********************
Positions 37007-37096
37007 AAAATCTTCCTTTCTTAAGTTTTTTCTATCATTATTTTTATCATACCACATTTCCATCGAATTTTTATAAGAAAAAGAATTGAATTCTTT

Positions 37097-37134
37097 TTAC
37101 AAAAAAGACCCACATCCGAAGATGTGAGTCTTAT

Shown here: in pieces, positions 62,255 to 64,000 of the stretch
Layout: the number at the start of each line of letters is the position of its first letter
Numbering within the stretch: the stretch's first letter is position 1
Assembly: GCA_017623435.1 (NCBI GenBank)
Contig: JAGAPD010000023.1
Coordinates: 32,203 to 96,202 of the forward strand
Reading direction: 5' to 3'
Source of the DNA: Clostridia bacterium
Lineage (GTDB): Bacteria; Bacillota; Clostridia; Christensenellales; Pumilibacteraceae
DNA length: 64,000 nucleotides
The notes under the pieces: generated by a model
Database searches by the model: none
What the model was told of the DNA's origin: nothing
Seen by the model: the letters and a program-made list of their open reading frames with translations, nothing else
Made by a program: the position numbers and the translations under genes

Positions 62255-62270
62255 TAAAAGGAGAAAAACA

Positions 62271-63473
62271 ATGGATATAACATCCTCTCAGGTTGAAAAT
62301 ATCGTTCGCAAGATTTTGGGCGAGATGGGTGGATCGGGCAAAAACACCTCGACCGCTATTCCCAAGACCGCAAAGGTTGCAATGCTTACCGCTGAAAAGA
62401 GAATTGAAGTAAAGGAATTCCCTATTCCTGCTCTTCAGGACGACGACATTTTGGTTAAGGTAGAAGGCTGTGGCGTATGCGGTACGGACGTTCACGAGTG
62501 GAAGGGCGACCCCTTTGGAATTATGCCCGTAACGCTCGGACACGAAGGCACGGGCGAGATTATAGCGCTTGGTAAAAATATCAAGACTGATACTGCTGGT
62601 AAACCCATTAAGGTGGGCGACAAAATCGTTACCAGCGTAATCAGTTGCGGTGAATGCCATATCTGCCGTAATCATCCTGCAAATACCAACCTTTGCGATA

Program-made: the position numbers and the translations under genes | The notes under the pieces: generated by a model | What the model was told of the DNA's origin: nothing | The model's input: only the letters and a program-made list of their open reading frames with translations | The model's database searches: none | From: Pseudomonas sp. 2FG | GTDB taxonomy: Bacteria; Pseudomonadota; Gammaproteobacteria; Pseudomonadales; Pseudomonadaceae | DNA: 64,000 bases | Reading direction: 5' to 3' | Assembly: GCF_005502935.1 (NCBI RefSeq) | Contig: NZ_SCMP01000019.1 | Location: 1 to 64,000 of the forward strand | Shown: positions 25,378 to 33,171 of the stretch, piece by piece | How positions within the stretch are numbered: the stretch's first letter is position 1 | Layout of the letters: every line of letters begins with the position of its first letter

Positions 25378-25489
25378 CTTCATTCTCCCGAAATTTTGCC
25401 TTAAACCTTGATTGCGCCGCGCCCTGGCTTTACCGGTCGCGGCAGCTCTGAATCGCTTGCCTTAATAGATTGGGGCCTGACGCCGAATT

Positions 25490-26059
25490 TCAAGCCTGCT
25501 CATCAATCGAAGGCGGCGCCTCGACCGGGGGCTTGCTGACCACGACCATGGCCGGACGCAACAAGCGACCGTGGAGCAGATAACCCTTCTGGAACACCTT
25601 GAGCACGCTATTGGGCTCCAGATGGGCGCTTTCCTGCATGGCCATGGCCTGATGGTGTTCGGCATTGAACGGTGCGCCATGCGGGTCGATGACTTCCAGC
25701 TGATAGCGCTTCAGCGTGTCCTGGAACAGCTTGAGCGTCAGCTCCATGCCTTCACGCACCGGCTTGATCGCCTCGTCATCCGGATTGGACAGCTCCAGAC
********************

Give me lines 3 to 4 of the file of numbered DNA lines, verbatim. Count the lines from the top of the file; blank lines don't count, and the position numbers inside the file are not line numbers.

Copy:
Positions 37097-37134
37097 TTAC